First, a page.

Doug Harrison: The Sam Walton of Rehab

Friday, December 31, 2004

As much as anyone in the HME industry, Scooter Store founder Doug Harrison may be a victim of his own success.

By employing mass-marketing techniques and TV advertising to aggressively reach out to seniors, Harrison’s share of the Medicare K0011 market reached an astonishing 57% in 2003.

Like Wal-Mart’s founder Sam Walton, Harrison figured out a new way to deliver a product to the public. He realized that the power wheelchair market, like most retail markets, was shifting. Consumers can think for themselves. They watch TV. They order products online and by calling 1-800 numbers. They shop at mass outlets, and rely less on mom-and-pop retailers.

But even before the Wheeler Dealer K0011 scandal surfaced in August 2003, Harrison’s success raised awareness and concern surrounding skyrocketing K0011 utilization.

His marketing left traditional rehab providers seething and full of venom. Those who shunned advertising and relied on referral sources for their business nicknamed the Scooter Store and its copycats “K0011 mills.” They claimed Harrison and his ilk were “killing the code.”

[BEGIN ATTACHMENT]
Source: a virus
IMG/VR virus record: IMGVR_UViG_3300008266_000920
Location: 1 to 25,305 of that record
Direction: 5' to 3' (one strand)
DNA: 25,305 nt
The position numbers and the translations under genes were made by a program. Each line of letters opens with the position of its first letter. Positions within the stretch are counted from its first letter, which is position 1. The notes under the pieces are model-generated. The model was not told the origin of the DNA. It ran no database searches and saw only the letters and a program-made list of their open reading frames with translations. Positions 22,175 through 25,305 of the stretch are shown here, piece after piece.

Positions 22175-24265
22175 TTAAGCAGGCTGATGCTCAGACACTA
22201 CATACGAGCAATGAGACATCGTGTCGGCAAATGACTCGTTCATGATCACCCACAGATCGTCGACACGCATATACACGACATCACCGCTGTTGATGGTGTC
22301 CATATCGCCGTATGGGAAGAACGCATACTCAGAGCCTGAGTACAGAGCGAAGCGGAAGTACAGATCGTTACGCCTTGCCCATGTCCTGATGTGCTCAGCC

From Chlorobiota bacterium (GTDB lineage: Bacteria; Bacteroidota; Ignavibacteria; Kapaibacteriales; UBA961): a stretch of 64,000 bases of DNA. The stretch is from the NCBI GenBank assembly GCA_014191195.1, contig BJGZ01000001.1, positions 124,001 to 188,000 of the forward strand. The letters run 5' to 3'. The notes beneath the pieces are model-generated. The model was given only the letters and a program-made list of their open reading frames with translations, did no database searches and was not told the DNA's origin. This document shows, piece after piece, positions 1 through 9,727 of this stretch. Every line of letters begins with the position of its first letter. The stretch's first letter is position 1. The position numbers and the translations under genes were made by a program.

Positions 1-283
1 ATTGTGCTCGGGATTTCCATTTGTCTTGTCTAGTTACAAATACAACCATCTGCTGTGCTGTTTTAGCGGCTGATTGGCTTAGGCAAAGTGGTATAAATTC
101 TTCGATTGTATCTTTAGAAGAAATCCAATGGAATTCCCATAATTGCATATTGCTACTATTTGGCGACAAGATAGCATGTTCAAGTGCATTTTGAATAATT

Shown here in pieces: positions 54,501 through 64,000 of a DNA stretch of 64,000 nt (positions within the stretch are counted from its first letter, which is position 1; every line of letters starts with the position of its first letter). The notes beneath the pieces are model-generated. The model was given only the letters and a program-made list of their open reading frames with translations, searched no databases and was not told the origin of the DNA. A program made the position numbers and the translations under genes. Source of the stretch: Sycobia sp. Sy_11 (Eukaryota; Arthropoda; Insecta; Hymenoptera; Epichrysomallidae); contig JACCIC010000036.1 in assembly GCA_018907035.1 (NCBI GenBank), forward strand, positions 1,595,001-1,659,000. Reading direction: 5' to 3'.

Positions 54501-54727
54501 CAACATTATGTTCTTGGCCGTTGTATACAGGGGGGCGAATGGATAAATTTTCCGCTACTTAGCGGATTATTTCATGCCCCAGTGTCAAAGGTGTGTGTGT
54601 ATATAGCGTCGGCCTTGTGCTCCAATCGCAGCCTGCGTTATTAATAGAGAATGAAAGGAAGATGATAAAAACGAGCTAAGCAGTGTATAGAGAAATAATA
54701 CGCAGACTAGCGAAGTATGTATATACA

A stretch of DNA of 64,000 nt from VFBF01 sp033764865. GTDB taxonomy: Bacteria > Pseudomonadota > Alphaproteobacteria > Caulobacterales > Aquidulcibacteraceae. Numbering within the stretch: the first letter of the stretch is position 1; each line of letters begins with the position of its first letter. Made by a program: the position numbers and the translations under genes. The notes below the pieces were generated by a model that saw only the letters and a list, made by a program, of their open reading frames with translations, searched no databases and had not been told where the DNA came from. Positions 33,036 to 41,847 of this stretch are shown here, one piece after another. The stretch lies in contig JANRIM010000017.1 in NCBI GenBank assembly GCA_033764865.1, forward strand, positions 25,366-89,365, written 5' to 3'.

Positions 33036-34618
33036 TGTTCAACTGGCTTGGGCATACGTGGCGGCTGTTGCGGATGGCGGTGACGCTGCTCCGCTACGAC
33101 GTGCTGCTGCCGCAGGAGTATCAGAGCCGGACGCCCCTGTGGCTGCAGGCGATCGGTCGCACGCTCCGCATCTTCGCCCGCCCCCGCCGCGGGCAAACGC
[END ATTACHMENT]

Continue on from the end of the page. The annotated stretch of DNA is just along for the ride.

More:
Medicare officials openly scowled at the Scooter Store’s offer of “free” power wheelchairs to those who qualified. While Harrison’s marketing broke no laws, bureaucrats charged with controlling Medicare spending took the Scooter Store’s success personally.

In the end, Harrison’s success helped convince CMS officials that they needed to develop new power wheelchair codes and distinguish between custom and geriatric mobility. That work, along with efforts to clarify coverage criteria and better define the role of the CMN in claims processing, all have roots in the Scooter Store’s success. These changes, if developed intelligently, will benefit all rehab providers.

Since Medicare began efforts to rein in K0011 utilization earlier this year, the Scooter Store has suffered millions of dollars in denied claims. The company has laid off 400 employees, Harrison has hired his first president ever and freed himself up to scout out new business opportunities for the Scooter Store.

Harrison is a maverick. He goes his own way. The question now is, where will he go next?